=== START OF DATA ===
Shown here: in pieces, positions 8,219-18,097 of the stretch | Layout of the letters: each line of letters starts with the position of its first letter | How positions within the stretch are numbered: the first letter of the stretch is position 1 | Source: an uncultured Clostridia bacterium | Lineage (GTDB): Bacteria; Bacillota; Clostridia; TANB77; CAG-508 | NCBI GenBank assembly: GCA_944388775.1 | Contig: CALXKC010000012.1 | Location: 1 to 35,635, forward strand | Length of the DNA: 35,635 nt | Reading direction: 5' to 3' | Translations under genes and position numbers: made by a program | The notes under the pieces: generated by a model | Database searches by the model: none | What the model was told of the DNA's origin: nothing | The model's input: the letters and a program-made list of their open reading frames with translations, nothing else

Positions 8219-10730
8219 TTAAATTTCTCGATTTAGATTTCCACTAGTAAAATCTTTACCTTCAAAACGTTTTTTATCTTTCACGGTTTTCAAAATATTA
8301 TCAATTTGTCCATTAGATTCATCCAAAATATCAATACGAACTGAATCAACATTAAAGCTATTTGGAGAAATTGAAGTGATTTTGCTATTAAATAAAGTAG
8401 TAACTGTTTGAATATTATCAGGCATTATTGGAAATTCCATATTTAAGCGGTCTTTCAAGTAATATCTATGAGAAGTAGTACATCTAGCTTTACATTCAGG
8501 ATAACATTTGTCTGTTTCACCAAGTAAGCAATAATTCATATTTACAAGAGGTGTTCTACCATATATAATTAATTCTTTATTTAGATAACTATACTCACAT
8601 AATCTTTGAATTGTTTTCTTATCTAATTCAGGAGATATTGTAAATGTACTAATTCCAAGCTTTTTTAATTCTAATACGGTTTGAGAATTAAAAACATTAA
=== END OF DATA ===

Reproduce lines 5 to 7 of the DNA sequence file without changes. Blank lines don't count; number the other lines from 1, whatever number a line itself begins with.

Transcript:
8401 TAACTGTTTGAATATTATCAGGCATTATTGGAAATTCCATATTTAAGCGGTCTTTCAAGTAATATCTATGAGAAGTAGTACATCTAGCTTTACATTCAGG
8501 ATAACATTTGTCTGTTTCACCAAGTAAGCAATAATTCATATTTACAAGAGGTGTTCTACCATATATAATTAATTCTTTATTTAGATAACTATACTCACAT
8601 AATCTTTGAATTGTTTTCTTATCTAATTCAGGAGATATTGTAAATGTACTAATTCCAAGCTTTTTTAATTCTAATACGGTTTGAGAATTAAAAACATTAA